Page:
Accounts receivable consist of the credit a business grants its customers when selling goods or services.1They take the form of either trade credit, which the company extends to other companies, or consumer credit, which the company extends to its ultimate consumers. The effectiveness of a company’s credit policies can have a significant impact on its total performance. For example,Monsanto’s credit manager has estimated that a reduction of only one day in the average collection period for the company’s receivables increases its cash flow by $10 million and improves pretax profits by $1 million. For a business to grant credit to its customers, it has to do the following:
In this section we develop the establishment of optimal credit and collection policies. In the following section, we discuss procedures for evaluating individual credit applicants.
Shareholder Wealth and Optimal Investments in Accounts Receivable
When a company decides to extend credit to customers, it is making an investment decision, namely, an investment in accounts receivable, a current asset. As with the decision to invest in long -term assets, the primary goal is the maximization of shareholder wealth. Recall from the discussion of the basic framework for capital budgeting decisions in Chapter Capital Budgeting and Cash Flow Analysis that the optimal capital budget is determined by accepting all investment projects whose marginal returns, as measured by the internal rate of return, are greater than or equal to the marginal costs of the funds invested in the projects, as measured by the marginal cost of capital.
Such a decision rule maximizes shareholder wealth because the projects accepted will earn a return greater than or equal to cost of the funds to the owners of the firm. Following similar reasoning, a company will maximize shareholder wealth by investing in accounts receivable as long as the expected marginal returns obtained from each additional dollar of receivables investment exceed the associated expected marginal costs of the investment, including the cost of the funds invested.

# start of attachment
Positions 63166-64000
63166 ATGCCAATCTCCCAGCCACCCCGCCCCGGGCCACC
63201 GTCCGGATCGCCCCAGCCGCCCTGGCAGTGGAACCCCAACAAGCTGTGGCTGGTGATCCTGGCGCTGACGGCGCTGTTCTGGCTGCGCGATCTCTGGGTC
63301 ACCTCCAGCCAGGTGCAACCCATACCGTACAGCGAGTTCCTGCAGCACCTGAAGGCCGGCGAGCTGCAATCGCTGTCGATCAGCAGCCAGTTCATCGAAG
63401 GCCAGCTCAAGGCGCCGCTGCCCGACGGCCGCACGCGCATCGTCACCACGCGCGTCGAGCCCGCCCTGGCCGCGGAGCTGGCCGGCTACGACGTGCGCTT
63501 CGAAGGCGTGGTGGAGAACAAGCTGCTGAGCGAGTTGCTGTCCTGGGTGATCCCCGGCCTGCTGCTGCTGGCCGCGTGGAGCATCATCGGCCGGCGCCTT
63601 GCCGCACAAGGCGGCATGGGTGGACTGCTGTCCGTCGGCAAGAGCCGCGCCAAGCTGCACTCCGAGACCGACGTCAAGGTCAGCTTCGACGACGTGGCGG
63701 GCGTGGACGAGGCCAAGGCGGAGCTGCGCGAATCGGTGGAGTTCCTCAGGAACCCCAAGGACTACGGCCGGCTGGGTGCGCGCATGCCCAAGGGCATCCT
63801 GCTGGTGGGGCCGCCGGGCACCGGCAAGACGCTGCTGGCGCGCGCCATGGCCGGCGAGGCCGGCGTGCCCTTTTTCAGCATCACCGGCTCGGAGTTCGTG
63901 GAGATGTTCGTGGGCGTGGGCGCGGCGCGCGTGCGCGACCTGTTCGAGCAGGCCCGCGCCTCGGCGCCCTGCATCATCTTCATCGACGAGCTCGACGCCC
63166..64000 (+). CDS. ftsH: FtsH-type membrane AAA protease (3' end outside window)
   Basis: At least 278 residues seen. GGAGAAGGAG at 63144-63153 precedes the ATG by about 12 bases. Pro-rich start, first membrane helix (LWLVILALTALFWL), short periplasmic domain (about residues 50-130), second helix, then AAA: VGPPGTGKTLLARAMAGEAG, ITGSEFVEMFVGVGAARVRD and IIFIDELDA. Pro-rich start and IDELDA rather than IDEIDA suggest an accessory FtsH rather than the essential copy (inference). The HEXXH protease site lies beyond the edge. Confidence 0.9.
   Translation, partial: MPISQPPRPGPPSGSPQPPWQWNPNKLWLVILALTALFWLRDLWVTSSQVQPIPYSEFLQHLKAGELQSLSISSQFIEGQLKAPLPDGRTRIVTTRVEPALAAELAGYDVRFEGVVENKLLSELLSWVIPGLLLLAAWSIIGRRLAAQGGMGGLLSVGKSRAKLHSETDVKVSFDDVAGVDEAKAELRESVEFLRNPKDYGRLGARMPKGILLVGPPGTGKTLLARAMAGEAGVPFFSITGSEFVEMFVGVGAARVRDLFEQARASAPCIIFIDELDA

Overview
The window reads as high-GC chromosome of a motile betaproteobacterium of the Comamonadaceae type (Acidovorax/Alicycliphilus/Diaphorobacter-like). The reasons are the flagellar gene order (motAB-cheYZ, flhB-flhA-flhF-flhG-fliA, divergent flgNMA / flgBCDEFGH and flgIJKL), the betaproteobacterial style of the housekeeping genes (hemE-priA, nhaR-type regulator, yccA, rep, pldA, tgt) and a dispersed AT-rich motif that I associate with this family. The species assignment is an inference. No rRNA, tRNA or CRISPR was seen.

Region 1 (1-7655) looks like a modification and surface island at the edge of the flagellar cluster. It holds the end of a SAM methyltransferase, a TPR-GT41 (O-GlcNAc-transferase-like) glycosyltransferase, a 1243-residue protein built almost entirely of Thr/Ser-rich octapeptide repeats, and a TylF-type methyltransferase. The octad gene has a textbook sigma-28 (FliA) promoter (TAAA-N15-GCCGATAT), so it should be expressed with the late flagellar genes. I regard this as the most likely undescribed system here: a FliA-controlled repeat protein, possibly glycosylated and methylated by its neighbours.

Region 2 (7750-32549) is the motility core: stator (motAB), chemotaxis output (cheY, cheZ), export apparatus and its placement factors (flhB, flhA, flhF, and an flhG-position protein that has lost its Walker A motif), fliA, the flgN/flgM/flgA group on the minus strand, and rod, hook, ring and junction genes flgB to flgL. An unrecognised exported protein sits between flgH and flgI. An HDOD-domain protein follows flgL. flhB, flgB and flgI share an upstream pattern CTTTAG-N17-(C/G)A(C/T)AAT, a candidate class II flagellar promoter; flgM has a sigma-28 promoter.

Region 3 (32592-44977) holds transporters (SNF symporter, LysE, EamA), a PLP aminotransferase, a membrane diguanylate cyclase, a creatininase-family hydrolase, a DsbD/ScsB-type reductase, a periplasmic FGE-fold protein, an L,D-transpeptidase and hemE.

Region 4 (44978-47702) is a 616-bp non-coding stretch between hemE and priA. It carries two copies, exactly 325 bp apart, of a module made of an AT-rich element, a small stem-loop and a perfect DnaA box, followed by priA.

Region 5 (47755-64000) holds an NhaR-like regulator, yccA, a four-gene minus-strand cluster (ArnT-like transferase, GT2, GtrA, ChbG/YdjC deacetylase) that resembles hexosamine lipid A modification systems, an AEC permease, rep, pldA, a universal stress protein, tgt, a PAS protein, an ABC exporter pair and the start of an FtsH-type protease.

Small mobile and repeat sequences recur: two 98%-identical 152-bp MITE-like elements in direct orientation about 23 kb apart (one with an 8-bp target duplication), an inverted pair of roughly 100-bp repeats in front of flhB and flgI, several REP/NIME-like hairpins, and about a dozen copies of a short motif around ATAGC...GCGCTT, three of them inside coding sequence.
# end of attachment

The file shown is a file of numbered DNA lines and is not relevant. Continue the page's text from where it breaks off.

The establishment of an optimal credit extension policy requires the company to examine and attempt to measure the marginal costs and marginal returns (benefits) associated with alternative policies. What are the marginal returns and costs associated with a more liberal extension of credit to a company’s customers? With respect to returns, a more liberal extension presumably stimulates sales and leads to increased gross profits, assuming that all other factors (such as economic conditions, prices, production costs, and advertising expenses) remain constant.
Offsetting these increased returns are several types of credit-related marginal costs, including the opportunity costs of the additional capital funds employed to support the higher level of receivables.Any increase in sales resulting from a more liberal credit extension policy may also result in increased inventory levels and associated inventory investment costs. Checking new credit accounts and collecting the higher level of receivables also results in additional costs. And finally, a more liberal credit policy frequently results in increased bad-debt expenses because a certain number of new accounts are likely to fail to repay the credit extended to them.
In determining an optimal credit extension policy, a company’s financial managers must consider a number of major controllable variables that can be used to alter the level of receivables, including the following:
The remainder of this section discusses each of these variables in more detail.
Credit standards are the criteria a company uses to screen credit applicants in order to determine which of its customers should be offered credit and how much. The process of setting credit standards allows the firm to exercise a degree of control over the “quality” of accounts accepted. The quality of credit extended to customers is a multidimensional concept involving the following: